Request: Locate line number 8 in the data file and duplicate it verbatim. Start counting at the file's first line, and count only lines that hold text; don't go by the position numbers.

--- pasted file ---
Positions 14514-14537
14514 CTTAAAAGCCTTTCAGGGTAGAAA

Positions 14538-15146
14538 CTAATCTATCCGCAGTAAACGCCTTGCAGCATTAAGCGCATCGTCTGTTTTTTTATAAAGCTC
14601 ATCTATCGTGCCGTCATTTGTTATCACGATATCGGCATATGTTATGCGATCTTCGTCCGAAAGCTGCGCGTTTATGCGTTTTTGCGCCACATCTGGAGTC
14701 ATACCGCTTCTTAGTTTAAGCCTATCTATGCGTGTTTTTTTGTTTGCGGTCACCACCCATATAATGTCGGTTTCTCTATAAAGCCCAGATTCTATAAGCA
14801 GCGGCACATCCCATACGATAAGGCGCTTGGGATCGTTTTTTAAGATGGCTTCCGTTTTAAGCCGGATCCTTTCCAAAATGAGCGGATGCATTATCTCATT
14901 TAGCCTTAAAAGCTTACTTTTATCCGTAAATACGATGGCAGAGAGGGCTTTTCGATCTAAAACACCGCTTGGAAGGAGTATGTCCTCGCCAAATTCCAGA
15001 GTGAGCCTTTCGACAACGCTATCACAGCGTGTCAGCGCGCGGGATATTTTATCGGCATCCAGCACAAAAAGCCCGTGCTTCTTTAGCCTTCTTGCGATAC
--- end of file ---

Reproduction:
14901 TAGCCTTAAAAGCTTACTTTTATCCGTAAATACGATGGCAGAGAGGGCTTTTCGATCTAAAACACCGCTTGGAAGGAGTATGTCCTCGCCAAATTCCAGA